Europe’s right turn alarms political elites
It is just three years old. But Alternative für Deutschland has made the most significant gains of a far-right party in Germany since 1945. Can anything stop Europe’s nationalist surge?
‘Ms Merkel’s refugee policy has lost her party votes,’ said a leading figure of Germany’s right-wing AfD party, Alexander Gauland, on Sunday night. ‘We, by contrast, have made it clear from the start that we don’t want to take them in.’
All too clear, many think. Since Germany’s chancellor Angela Merkel opened the doors to over one million refugees, the AfD’s banners and leaflets have included slogans like ‘Enough!’, ‘Secure the borders’ and ‘Stop the Asylum Chaos!’
It worked. The party has made an unexpected surge in local elections; in one state it picked up around a quarter of the votes. And while it did not win any of the three states outright, it has sent a clear message to Germany’s political elite.
It was a ‘difficult day’, said Merkel. Her words echoed the fears of many political leaders in Europe, who have nervously watched a rise in support for far-right parties over the last few years.
These come in many forms, reflecting the unique concerns and characters of their nations. In Britain, support for the UK Independence Party pushed the Conservative government into holding a referendum on the UK’s membership of the EU this summer. But Nigel Farage is a long way from the Greek neo-Nazis of Golden Dawn, whose leaders are currently on trial for murder and hate crimes.
Meanwhile in France, Marine le Pen of the National Front has ditched the anti-Semitic, anti-gay rhetoric of the party’s past in favour of critiquing high unemployment, immigration and extremist Islam. She is now leading the 2017 presidential polls.
What these parties do have in common is a strong sense of nationalism, suspicion of immigration, and a deep mistrust of the political establishment.
So what is behind their support?
Europe has been through a long series of crises — from the economic crash, to the possible collapse of the euro, and now to the influx of refugees who are desperate for the continent’s help. The blend of economic strife and increasing immigration has been the perfect breeding ground for the far right.
A flash in the pan?
This nationalist anger and fear is not just present in Europe, argue some. It is the very same anger that drives Donald Trump supporters in the USA. Globalisation and economic collapse have left establishment politics broken — if we want to avoid the mistakes of Europe’s past, we have to find new solutions for a new era.
This is dramatic, but untrue, say others. Most European voters remain moderate, and they often turn out in high numbers just to keep the far right at bay. Yes, a lot of people are angry at the current situation, and these votes are a form of protest. But once Europe gets a handle on its problems, things will go back to normal.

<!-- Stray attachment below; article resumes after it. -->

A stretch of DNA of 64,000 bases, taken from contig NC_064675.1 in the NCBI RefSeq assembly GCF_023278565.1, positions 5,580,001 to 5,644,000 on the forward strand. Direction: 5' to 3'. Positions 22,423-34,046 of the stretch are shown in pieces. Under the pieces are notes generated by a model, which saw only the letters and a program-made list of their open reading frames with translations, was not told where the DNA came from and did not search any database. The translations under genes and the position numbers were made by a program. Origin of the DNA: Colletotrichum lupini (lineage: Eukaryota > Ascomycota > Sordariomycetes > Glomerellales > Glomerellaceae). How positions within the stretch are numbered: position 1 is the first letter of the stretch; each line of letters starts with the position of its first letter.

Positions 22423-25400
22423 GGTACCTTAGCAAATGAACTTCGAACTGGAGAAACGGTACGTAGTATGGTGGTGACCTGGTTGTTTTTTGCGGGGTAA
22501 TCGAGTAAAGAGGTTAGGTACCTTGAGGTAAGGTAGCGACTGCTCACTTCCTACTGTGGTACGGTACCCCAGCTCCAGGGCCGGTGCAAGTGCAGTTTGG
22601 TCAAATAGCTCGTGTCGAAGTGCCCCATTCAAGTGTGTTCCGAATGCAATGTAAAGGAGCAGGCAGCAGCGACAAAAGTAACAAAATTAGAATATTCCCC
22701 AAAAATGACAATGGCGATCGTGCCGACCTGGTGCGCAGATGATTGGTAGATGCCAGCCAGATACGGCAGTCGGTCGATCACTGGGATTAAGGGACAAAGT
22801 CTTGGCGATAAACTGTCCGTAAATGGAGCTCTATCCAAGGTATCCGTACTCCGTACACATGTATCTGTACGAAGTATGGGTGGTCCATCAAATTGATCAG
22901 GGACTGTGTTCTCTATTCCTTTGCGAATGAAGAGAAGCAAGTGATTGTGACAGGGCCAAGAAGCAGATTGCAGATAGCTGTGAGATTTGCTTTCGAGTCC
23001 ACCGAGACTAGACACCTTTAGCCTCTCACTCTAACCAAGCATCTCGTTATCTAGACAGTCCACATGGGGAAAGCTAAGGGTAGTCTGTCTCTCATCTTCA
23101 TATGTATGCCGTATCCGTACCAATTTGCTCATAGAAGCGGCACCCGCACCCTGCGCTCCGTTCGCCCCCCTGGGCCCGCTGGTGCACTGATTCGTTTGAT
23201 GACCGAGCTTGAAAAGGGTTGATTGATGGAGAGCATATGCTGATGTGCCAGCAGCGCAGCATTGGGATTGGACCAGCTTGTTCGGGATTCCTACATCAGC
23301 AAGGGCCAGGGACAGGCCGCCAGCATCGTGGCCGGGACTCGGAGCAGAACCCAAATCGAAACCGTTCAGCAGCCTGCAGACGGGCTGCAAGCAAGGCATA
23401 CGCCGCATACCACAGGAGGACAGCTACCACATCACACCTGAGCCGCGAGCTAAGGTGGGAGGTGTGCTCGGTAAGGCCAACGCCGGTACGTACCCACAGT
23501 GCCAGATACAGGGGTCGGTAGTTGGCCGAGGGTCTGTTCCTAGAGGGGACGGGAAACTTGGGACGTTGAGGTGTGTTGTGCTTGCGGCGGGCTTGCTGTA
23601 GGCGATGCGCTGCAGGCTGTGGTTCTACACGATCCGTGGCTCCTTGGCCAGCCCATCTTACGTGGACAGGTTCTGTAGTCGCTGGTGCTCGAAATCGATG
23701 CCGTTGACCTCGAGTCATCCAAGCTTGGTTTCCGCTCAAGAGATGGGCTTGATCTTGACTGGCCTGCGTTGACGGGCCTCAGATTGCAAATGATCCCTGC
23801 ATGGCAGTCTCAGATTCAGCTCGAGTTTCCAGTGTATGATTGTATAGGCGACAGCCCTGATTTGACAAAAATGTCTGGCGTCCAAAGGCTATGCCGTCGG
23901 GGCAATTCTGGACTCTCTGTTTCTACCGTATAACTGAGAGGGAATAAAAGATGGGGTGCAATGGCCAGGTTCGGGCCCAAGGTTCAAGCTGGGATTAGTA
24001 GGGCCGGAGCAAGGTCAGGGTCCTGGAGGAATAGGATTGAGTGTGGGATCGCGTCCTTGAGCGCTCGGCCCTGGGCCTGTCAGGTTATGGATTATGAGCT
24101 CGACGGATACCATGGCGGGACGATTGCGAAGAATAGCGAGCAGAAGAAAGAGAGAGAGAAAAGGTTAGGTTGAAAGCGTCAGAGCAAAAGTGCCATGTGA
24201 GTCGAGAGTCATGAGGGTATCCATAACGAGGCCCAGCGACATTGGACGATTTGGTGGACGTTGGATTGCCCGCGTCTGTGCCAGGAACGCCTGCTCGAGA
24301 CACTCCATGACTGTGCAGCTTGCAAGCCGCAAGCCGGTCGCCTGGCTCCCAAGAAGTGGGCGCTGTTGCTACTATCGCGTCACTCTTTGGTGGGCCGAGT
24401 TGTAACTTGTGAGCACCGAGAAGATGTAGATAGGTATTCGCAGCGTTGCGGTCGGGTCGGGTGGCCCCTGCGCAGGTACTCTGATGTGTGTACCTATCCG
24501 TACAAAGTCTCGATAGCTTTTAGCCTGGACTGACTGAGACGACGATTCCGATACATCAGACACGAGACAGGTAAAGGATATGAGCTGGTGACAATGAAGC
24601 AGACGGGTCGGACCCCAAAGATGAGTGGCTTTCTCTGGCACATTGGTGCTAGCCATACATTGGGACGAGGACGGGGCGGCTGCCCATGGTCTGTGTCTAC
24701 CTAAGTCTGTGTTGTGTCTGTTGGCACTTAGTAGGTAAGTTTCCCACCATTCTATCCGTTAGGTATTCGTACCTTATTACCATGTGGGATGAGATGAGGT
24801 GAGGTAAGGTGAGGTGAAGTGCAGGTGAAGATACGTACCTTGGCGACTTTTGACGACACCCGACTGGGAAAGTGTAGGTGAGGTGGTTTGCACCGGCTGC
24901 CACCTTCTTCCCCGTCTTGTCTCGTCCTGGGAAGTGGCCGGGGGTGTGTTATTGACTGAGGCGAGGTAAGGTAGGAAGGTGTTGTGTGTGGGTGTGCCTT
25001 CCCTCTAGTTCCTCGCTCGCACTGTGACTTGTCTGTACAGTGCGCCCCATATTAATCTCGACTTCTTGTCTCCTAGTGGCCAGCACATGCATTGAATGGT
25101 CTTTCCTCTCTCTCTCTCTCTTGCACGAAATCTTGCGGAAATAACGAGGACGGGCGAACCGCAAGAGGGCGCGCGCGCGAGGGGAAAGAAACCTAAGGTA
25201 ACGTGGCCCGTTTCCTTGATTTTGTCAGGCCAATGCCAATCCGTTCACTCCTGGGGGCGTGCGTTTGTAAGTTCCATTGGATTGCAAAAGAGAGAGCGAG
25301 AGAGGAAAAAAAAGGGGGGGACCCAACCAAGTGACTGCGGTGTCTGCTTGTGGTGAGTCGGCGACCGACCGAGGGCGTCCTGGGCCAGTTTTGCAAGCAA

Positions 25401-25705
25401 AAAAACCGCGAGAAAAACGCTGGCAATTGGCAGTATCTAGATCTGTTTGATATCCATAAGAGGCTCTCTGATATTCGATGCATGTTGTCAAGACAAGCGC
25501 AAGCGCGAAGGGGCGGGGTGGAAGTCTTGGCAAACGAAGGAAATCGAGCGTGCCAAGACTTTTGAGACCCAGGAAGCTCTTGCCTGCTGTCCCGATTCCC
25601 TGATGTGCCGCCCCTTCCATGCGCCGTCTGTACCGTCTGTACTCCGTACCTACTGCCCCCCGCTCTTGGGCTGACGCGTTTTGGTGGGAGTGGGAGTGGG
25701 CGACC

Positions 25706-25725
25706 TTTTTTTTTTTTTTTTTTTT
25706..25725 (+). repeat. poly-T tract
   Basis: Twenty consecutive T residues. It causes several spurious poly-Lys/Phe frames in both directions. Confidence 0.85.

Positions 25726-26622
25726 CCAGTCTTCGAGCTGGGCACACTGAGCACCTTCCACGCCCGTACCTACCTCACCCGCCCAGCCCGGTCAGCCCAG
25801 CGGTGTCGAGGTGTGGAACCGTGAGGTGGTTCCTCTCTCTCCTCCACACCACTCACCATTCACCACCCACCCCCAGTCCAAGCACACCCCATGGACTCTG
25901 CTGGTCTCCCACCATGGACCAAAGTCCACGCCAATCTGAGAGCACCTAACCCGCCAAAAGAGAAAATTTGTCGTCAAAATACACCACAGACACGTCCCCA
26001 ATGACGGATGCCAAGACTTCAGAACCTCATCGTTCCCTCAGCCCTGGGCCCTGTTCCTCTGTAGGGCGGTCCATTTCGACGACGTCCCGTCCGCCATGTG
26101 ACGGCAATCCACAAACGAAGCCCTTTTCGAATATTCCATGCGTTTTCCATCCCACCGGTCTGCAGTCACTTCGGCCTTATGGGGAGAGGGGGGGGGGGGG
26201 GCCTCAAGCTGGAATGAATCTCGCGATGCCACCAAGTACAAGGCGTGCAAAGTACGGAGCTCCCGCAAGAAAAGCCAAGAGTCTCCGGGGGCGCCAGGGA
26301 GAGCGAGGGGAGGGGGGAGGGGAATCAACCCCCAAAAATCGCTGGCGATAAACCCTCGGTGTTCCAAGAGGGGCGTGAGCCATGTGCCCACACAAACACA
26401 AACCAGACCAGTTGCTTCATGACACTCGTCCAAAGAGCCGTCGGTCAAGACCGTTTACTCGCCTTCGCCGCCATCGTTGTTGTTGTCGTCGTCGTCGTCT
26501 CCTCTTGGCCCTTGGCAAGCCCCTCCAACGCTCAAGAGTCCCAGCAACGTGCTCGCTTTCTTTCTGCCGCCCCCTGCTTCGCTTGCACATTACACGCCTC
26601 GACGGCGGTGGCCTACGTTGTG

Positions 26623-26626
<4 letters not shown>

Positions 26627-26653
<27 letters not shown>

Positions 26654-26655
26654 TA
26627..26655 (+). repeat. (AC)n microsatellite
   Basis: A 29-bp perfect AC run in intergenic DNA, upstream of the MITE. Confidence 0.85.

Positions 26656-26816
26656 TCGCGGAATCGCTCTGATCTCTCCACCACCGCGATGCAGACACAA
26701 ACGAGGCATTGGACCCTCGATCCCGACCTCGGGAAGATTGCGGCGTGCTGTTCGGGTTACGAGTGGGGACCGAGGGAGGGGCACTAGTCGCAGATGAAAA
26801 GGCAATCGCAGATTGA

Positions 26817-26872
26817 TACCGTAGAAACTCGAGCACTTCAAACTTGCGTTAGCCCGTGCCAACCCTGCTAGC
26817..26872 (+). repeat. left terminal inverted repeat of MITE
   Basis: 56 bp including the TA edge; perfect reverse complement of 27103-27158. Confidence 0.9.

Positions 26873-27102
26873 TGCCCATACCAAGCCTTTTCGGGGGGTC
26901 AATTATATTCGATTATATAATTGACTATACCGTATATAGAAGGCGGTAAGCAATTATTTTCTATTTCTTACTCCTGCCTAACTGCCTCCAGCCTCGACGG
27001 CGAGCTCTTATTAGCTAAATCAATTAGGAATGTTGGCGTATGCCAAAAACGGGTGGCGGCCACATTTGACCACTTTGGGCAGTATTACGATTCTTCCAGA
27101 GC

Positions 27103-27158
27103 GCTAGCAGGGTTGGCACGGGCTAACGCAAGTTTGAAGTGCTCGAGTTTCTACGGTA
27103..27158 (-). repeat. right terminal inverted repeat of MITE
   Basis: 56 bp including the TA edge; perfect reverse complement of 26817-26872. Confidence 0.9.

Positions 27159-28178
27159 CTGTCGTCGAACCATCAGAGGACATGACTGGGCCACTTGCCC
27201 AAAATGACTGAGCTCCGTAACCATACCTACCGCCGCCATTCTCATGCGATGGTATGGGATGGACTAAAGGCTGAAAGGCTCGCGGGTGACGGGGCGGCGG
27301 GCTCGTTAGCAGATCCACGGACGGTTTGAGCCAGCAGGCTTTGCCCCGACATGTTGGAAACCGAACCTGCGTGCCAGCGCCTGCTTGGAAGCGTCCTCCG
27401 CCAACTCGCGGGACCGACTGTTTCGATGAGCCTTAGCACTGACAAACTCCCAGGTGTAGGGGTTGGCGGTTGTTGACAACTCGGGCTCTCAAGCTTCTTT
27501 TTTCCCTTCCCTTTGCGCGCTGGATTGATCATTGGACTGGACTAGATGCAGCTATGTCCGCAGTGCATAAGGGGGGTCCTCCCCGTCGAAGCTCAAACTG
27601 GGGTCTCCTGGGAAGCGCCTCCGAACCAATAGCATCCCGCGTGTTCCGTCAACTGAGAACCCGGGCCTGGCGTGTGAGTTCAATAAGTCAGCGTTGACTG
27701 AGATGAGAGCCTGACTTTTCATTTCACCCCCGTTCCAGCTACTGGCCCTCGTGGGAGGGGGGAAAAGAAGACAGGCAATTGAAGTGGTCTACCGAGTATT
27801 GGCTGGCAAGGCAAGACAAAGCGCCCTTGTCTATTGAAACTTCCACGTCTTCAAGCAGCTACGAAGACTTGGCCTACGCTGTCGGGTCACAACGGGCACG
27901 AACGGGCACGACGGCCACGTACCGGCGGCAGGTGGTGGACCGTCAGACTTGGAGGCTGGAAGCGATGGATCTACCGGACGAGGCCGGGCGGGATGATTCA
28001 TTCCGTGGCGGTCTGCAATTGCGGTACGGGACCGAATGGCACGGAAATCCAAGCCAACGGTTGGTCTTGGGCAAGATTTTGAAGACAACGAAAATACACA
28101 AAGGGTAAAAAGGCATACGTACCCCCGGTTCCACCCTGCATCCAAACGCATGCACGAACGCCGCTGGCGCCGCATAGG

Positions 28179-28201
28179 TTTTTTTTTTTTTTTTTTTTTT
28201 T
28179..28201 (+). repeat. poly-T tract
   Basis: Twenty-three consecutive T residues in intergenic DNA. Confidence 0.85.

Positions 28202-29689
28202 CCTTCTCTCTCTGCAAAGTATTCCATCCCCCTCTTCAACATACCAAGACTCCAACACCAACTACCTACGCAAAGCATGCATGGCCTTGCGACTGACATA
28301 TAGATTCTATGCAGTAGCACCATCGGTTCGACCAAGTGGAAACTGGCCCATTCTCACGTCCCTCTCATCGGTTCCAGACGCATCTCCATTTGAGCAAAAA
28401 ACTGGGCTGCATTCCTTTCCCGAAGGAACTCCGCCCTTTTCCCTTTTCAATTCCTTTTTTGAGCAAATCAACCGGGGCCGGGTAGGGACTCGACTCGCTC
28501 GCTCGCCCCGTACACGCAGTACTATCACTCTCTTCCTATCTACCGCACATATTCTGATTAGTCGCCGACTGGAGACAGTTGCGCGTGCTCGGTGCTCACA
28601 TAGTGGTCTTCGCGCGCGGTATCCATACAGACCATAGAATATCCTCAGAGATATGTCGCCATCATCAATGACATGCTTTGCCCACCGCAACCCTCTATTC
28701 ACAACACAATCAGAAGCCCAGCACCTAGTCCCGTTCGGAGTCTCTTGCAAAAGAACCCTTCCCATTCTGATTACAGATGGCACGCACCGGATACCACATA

- Are you concerned about the popularity of far-right parties in Europe?
- How should Europe’s politicians respond to voters’ concerns about immigration and the economy?
- Write a short paragraph explaining what is meant by ‘far-right’ politics, including some common policies and rhetoric.
- Some have likened the surge of far-right support in recent years to the rise of fascism in Europe in the 1930s. Write a list which compares the similarities and differences of the two periods.
Some People Say...
“Nationalism is power hunger tempered by self-deception.”George Orwell
What do you think?
Q & A
- Should we really be that worried?
- Far-right politics are known for stirring up hatred and fear of particular groups. In Germany in the 1930s, this eventually led to the murder and persecution of Jews, gay people, black people, and those with disabilities. Now, Europe is beginning to see a rise in anti-Muslim attacks.
- Is it happening everywhere?
- Most countries do have these kinds of groups. But in a handful of places, left-wing populist parties have surged instead — such as Podemos in Spain, or the Syriza coalition in Greece, which was elected to power last year. And it is worth remembering that although far-right parties have been gaining support in a lot of countries, often in local elections, so far most have been locked out of national government in favour of more traditional parties.
- Alternative für Deutschland was founded three years ago in opposition to Germany’s financial policies in the eurozone. But as the refugee crisis emerged, it has become more extremist in its views.
- AfD made the biggest gains in Saxony-Anhalt, where it is now the second-biggest party. In Baden-Württemberg, the Green Party came first while the AfD polled at 15%. In Rhineland-Palatinate it came fourth with 12.5%.
- UK Independence Party
- UKIP is led by Nigel Farage. But despite gaining 12.9% of the vote in last year’s general election, making it the third most popular party, it only won one seat in parliament.
- Golden Dawn
- The trial of 69 people, including Golden Dawn leaders and current MPs, involves a string of accusations. Among them is the serious Greek charge of being in a criminal group, and the murder of the anti-fascist rapper Pavlos Fyssas.
- National Front
- Le Pen took over the leadership from her more extreme father, who was known as the ‘Devil of the Republic’.
- A strong belief in a country’s own importance and culture, often to the detriment of others.